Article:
Birth and Care of Young

Gorillas

Birth & Care of Young

Gestation

  1. The gorilla's gestation period is about 8.5 months.
  2. It is difficult to tell if a female gorilla is pregnant since her stomach is large to begin with (for food digestion). However, some females have swollen knuckles temporarily during pregnancy.
  3. Gorillas have large round stomachs which makes
    pregnancy detection more difficult with females.

Birth Seasons

  1. Young are born throughout the year and usually at night.

Frequency Of Birth

  1. Females usually give birth around every four years.
  2. Usually a single infant is born with twins being rare.
  3. There is a 40% mortality rate for newborns which means that an adult female usually only has one surviving offspring produced every six to eight years. Therefore many females will only have two to six offspring in a lifetime.

Infants At Birth

  1. Newborns usually weigh about 2 kg (4.5 lb) with pale grey-pink skin that is sparsely covered with hair.
  2. The first gorilla birth at Busch Gardens Tampa Bay
    was on November 18, 2005.

  3. Infants are able cling to their mother's front with a very powerful grip from both their hands and feet. Mothers initially assist the infants with holding on to their fronts.
  4. A baby holding onto its mother.

  5. Young gorillas like to play with their siblings or other youngsters their age. They wrestle, tumble, climb trees, and even form a chain and walk in synchronization through the forest.

Care Of Young

  1. Infants are in almost constant contact with their mothers for the first six months and nurse for about 2.5 to 3 years.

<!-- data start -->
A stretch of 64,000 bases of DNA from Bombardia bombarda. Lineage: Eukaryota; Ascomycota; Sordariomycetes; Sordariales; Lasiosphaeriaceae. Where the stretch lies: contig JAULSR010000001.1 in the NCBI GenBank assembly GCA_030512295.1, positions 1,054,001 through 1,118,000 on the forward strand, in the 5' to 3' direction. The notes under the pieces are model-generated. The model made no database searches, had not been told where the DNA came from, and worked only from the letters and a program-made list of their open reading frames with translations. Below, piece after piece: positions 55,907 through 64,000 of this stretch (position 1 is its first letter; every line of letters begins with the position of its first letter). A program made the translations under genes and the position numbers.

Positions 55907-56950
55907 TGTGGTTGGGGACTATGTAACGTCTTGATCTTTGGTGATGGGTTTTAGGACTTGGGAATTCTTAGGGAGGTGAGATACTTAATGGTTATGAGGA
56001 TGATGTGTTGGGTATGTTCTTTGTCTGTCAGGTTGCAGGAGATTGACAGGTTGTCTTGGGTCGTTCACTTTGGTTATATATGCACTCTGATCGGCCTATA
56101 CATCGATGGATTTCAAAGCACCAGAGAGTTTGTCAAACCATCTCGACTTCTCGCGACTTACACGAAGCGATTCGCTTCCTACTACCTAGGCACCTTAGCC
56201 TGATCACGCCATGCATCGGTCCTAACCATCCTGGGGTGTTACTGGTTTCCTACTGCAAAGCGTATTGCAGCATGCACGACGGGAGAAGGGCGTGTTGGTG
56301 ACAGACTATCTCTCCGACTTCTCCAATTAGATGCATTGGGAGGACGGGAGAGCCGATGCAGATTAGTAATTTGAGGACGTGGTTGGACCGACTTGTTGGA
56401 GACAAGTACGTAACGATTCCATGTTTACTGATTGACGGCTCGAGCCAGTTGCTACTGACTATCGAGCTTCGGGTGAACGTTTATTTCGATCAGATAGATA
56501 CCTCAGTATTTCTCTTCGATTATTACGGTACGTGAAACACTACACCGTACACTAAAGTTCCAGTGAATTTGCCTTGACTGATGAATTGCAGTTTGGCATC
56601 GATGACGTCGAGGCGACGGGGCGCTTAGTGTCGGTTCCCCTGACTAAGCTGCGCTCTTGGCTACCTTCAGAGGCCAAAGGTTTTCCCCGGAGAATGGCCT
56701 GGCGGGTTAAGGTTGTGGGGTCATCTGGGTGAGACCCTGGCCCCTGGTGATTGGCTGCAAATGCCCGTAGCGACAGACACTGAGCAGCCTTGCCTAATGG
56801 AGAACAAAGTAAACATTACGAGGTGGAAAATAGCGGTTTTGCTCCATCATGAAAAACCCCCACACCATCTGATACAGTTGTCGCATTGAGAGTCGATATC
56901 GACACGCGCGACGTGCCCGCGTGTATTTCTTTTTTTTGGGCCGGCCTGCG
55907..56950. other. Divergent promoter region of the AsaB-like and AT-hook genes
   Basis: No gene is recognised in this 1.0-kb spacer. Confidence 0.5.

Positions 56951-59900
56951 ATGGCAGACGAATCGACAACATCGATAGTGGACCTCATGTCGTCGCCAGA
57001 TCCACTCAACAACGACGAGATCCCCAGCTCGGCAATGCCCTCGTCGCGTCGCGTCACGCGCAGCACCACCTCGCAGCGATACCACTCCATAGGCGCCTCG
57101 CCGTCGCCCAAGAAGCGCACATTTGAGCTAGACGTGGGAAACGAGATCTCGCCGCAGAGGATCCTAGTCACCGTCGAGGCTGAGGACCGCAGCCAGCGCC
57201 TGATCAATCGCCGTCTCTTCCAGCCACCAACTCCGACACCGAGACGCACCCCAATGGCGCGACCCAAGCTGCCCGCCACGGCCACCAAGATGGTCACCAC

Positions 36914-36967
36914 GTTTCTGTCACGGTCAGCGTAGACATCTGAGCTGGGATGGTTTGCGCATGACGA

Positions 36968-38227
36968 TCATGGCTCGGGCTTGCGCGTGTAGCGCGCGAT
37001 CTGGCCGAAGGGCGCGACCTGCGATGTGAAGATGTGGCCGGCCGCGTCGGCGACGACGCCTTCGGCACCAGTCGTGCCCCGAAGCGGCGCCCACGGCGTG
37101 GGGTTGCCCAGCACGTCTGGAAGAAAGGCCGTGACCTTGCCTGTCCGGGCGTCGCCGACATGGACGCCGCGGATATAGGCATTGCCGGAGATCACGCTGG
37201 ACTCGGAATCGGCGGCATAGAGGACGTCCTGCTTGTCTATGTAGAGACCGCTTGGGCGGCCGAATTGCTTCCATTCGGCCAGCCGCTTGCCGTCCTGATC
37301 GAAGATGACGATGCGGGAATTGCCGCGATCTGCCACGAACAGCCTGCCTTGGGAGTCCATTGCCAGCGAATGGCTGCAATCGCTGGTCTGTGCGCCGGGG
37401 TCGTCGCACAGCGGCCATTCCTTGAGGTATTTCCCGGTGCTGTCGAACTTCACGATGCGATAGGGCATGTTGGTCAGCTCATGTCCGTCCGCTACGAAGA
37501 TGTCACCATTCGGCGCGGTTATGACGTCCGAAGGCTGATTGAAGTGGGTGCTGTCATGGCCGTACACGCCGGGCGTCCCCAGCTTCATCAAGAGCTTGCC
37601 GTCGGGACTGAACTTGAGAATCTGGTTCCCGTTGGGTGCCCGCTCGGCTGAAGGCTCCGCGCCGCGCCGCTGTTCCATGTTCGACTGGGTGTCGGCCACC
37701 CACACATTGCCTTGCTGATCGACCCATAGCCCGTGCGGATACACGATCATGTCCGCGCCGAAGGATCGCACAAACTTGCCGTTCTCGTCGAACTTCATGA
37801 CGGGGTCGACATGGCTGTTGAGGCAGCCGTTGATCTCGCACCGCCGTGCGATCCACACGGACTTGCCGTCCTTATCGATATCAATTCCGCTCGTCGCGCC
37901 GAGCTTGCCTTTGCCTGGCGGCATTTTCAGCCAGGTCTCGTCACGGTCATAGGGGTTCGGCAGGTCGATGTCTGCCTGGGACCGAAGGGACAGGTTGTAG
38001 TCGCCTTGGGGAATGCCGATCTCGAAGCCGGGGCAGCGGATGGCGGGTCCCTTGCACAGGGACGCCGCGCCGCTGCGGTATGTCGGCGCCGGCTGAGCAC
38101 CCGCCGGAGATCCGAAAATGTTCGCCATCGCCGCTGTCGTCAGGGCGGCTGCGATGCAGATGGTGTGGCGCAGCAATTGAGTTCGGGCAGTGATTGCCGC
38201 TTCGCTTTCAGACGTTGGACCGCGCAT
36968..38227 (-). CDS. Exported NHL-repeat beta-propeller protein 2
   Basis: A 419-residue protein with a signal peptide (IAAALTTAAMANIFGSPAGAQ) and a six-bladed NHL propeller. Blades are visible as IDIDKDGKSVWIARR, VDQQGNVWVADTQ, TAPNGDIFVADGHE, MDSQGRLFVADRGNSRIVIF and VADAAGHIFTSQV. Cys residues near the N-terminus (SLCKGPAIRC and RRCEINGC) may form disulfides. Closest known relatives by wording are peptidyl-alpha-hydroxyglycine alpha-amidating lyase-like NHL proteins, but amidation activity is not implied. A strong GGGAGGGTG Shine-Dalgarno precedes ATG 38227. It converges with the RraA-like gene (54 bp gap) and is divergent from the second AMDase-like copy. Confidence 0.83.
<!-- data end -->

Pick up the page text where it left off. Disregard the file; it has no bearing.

2. An infant nursing from its mother.

    The bond between mother and offspring is very strong.

  3. Although the silverback is the troop's guardian and can be the most aggressive troop member it can also be patient and gentle with the young. A silverback has even been documented sharing his nest with an orphaned infant.

Young Development

  1. Gorilla infants grow and develop much quicker than human babies. They usually begin playing, smiling, and bouncing at 8 weeks. At about 9 weeks they begin crawling. Exploration of their environment and object manipulation begins around 3 months of age. They are able to stand at 20 weeks and at 34 weeks they are usually walking and traveling short distances from their mothers. Around 6 to 7 months of age, the infants are able to climb on their mothers' backs and ride.
  2. A young gorilla increasing her play and
    exploration of her environment.

    A young gorilla riding on his mother's back.

  3. Babies will begin eating some vegetation at around two and a half months and make it the majority of their diet by six to seven months.
  4. An infant gorilla starting to eat vegetation.

  5. Males and females look very similar during their juvenile (3-6) and adolescent (6-8) years. However, when males mature into their blackblack period, they are taller and begin developing adult male characteristics. The silvering of hair on the back begins at around 13 years of age.